The Dullest Historic Trial of All Time

Photographer: Peter Foley/Bloomberg

Former Goldman Sachs vice president Fabrice Tourre outsider federal court in New York.

If you should be hit with an urge to wander over to see Fabrice Tourre’s civil fraud trial in the famous Goldman Sachs Abacus case, be warned: the courthouse guards may give you the once over and send you to the “overflow room” to watch on a monitor. It’s one of the pivotal moments in financial history, right? It’s not like there can be enough seats for everyone.

Ignore the guards. Go straight to judge Katherine Forrest’s courtroom. Come late if you want (as, full disclosure, I did). There are plenty of seats. Perhaps on earlier days the courtroom was crowded. By now, though, folks seem to have learned their lesson: this may be the dullest historic trial of all time.

I had to see the trial for myself partly because, having sat through trials of many sorts and found several riveting, I didn’t really believe this one could be as soporific as Bloomberg’s Bob Van Voris made it sound a few days ago. Of the jury, Van Voris wrote:

“Some rubbed their eyes.
One’s eyes were closed,
Head propped on a hand…”

I put in the line breaks. Bob, I’m truly sorry to have doubted you: the Fabrice Tourre trial is a veritable poem of sonorous somnambulence. As Alexander Pope wrote,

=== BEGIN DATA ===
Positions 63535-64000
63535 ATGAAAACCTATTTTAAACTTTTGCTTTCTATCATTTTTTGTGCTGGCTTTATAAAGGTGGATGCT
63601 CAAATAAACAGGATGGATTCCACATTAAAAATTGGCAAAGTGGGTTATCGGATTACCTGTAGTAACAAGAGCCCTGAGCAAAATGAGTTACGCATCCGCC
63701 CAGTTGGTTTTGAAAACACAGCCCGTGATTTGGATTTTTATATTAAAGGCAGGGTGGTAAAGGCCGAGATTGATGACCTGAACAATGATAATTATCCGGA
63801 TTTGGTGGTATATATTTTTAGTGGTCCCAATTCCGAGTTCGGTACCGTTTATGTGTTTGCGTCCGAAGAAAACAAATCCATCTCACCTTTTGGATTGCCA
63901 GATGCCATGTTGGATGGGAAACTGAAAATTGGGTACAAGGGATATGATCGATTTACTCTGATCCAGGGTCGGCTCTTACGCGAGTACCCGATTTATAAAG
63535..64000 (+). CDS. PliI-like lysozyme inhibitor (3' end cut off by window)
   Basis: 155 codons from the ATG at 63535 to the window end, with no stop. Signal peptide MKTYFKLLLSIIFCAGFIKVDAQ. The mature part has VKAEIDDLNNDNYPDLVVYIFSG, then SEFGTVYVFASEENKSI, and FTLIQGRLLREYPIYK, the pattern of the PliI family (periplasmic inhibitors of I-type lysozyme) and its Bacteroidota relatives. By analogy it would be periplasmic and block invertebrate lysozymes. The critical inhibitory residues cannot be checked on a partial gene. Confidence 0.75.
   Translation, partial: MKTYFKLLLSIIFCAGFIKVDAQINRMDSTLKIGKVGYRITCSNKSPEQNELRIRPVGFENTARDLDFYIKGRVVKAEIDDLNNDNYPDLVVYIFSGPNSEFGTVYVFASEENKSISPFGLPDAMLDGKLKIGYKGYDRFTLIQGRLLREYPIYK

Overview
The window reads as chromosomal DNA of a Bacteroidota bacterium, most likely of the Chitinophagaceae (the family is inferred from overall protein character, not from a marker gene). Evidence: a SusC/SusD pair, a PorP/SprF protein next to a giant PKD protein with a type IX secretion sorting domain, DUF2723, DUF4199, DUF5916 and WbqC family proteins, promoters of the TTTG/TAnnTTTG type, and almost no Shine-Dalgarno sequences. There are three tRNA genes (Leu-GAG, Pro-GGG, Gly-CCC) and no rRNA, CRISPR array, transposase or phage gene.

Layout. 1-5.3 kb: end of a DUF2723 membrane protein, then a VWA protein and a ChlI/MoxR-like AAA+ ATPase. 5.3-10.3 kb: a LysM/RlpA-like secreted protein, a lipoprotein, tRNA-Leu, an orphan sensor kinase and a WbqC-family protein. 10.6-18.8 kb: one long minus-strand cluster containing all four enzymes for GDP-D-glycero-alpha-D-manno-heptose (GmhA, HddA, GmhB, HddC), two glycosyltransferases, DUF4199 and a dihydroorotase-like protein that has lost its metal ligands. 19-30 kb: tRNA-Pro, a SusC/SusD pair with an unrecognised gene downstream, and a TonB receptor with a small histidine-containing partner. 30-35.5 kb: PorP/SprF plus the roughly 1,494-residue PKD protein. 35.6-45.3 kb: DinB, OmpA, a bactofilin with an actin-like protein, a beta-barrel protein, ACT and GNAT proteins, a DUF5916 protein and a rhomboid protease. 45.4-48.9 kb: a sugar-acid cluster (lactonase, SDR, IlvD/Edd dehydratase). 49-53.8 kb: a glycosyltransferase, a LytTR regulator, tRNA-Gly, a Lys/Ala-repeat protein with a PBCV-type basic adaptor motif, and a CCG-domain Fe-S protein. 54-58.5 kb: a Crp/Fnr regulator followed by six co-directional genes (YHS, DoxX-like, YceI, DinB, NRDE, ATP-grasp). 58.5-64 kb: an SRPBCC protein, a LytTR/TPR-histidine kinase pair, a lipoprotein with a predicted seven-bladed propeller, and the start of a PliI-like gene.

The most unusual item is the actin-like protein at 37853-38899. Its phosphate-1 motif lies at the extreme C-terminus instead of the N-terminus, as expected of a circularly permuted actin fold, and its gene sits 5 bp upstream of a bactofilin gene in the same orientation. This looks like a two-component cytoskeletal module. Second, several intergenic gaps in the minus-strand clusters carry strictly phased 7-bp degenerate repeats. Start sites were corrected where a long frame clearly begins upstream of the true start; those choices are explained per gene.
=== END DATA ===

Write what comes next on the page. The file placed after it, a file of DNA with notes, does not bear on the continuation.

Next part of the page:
“Here one poor word a hundred clenches makes,
And ductile dullness new meanders takes.”

The “one poor word” Pope was thinking of may have been “selected,” on which Tourre and the prosecutor, Matthew Martens, spent much of the morning that I observed. The question they debated was whether the investor John Paulson helped “select” the infamous Abacus portfolio, or whether the investor on the other side, ACA Financial Guaranty, selected it and Paulson selected another portfolio that just happened to turn out … well, exactly the same as the one ACA chose. Maybe there is a distinction; if so,  it’s one that Aristotle himself would have struggled with. But then, Aristotle wasn’t an investment banker.

All this doesn’t bode well for Tourre. Tourre seemed reluctant to admit the obvious here: Some folks (Paulson and his colleagues) were looking for a patsy, and other folks (ACA and a German bank that was the other investor in the deal) volunteered for the job.  Is it illegal to take advantage of that kind of stupidity? I don’t know, and  it’s worth noting that ACA’s separate suit against Goldman was dismissed. But given the issue at hand, it doesn’t help Tourre to multiply fine distinctions and come off as a know-it-all.

This is a case that, whatever its merits, will never suffice to carry the expectation freighted with it. The narrative that much of the country was hoping for is one that would explain how a mass mortgage mania took the economy to the brink and left millions of debtors — “les pauvre petits subprime borrowers,” as one of Tourre’s emails calls them — facing foreclosure, with a courtroom climax that wraps it all up into a neat package. Instead we seem to be headed right to a denouement:  the civil trial of a junior banker smiling tightly in the witness chair, carefully parsing e-mails as the jurors struggle to stay awake.

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